Wednesday, March 27, 2024

How do we as Christians broach and appreciate the grace of God?


The season and time for the penitential services in the archdiocese has just ended, as we are currently in the period called Holy Week.  Twive a year, the Archdiocese organizes penitential services in all our parishes to allow the people of God's church to come and encounter God's mercy and forgiveness through the celebration of the Sacrament of Reconciliation.  These celebrations are organized to encourage the congregation to experience God's underserving love and mercy through the forgiveness of their sins which may have kept them away from the Mass.  In the process of the celebration of the sacrament of reconciliation, there is a part where the penitent declares when he or she last went for confession.  There is always a tinge of sadness in me as a confessor priest to hear the penitent say that the last time they went for confession was at the last penitential service.  There are only two times a year that these penitential services are held for the congregation - once in Lent, and the other in the period of Advent.

I say 'tinge of sadness' because there is a certain revelation that the experience of God's great mercy and forgiveness is so blatantly missed that the penitent sees no reason why they ought to make confession as regularly as once every month.   Just leave it to the two times when these services are organized.  They obviously must have missed the point, and I do hope that I am wrong, but I dont want them to take God's mercy and forgiveness for granted.

One of the most dangerous and risky things about our human lives is that there is the sad possiblity of being used to sin.  Hard as we try to inculcate a sense of moral righteousness in our poeple, there is a sad prevalance of habitual sin in the lives of so many people.  The sad truth is that some people can be so used to some sins that they are in fact comfortable with being in a state of sin for the most part of their lives.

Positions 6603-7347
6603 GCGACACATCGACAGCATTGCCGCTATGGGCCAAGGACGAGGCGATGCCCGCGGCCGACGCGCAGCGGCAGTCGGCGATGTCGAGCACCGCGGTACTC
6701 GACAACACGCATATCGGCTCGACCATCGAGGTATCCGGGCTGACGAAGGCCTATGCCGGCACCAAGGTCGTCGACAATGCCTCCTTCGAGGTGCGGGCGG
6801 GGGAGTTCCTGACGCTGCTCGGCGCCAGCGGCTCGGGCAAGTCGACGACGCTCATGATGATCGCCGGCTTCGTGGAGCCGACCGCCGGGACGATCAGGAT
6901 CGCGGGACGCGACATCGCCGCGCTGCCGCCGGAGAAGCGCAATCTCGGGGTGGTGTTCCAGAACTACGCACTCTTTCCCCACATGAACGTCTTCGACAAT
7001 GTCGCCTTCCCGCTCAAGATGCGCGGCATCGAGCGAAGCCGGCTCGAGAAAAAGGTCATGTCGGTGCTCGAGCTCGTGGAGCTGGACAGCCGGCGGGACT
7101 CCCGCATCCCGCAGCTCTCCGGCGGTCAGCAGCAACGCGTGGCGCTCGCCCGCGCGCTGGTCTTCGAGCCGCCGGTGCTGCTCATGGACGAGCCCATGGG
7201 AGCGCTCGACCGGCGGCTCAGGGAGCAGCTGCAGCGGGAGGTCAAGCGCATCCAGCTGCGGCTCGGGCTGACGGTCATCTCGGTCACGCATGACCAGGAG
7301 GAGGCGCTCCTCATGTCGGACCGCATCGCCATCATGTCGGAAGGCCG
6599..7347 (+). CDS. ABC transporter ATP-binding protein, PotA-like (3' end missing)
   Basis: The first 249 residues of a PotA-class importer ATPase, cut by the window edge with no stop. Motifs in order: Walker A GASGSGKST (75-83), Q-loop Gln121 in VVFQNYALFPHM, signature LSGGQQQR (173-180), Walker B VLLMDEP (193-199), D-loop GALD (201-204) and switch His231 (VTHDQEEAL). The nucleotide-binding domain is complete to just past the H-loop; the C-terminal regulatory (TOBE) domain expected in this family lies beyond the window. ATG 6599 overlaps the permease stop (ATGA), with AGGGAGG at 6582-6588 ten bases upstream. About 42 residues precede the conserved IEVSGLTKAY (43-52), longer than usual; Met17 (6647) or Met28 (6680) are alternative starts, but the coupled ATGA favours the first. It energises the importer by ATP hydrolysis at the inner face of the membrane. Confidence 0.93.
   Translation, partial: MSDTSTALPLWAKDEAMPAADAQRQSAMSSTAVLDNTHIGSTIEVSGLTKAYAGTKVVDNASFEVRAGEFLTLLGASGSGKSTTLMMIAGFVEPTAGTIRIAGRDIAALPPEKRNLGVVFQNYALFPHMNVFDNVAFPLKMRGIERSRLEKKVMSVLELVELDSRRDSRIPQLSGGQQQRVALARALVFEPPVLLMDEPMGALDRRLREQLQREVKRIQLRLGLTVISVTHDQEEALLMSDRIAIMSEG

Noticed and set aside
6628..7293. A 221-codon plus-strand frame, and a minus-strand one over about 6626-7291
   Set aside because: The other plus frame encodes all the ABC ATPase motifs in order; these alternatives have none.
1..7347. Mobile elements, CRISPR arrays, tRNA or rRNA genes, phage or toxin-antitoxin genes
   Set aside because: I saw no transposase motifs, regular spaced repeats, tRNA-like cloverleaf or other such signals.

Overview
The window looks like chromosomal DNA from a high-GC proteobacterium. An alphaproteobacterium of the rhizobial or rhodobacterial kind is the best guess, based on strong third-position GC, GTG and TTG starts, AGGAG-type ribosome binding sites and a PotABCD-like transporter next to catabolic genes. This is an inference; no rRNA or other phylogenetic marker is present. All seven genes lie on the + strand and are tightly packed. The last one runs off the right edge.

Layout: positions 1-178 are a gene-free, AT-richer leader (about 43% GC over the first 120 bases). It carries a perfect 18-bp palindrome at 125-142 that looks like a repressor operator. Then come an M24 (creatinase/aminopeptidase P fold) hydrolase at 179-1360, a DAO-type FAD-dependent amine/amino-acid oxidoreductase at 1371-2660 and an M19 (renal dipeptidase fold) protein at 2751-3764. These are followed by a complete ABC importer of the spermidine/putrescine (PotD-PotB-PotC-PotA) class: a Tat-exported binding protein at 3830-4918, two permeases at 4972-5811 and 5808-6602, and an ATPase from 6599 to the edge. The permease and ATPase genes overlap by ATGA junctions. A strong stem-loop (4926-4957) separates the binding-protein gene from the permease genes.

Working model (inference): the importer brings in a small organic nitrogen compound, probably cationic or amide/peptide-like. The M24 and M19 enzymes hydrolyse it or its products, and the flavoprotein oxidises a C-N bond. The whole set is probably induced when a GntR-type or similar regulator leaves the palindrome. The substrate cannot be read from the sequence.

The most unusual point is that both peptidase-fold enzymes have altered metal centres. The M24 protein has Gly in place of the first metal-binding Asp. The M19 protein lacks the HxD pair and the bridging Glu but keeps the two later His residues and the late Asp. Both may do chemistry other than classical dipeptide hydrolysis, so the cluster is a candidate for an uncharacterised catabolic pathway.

No canonized saint in the Church's history was a person who was a habitual sinner.  So many of them pursued the virtue of holiness that they were in fact habitual confessors.

Whenever Good Friday comes along, it never fails to strike me that it is on that one Friday in history when Jesus died on the shameful cross on Calvary, that there was a blatant demonstration of how much God loves us, who for the most part, are terrible and unworthy sinners.  Jesus nailed on the cross and suffering so unmistakably was a genuine show of the extent of God's love for his sinful children.  However, the sad truth may be that this fact is so missed and unseen that so many people display the crucifix on their front doors of their homes, but are still mired in habitual sin, forgetting and taking for granted how much God loves us.

Every Blessed Sacrament in a monstrance in an adoration room is Jesus himself, exposed for veneration and serves to remind us all about the extent of God's immense love for his wayward children.  Perhaps the fact that many adoration rooms are often empty and unvisited just shows how little the laity truly appreciate the love and mercy that caused Jesus to transform humble bread into his sacred body for all for their needed spiritual nourishment.

As a priest, this is a clear sign to me that one of my most important tasks as a shepherd of souls is to remind the laity of this incessantly through my preaching and teaching.  I must never tire of this task as it is something that God wills for me to do as a vital part of my priesthood and vocation.  I just pray that the people will never tire of hearing this but instead, change their ways and attitude toward the Lord in his presence in their lives.

It was theologian Dietrich Bonhoeffer who coined the term 'Cheap grace" when he wanted to highlight the cost of discipleship.  People are accepting cheap grace when they take the grace that God has granted them for granted.  Deeply appreciating the cost of our salvation is one of the hallmarks of a saint.  May less and less people just receive forgiveness from God without repentance.  True gratitude for God's undeserved mercy changes one's life.  Let us live new and profoundly gratitude for God's amazing grace every day of our lives.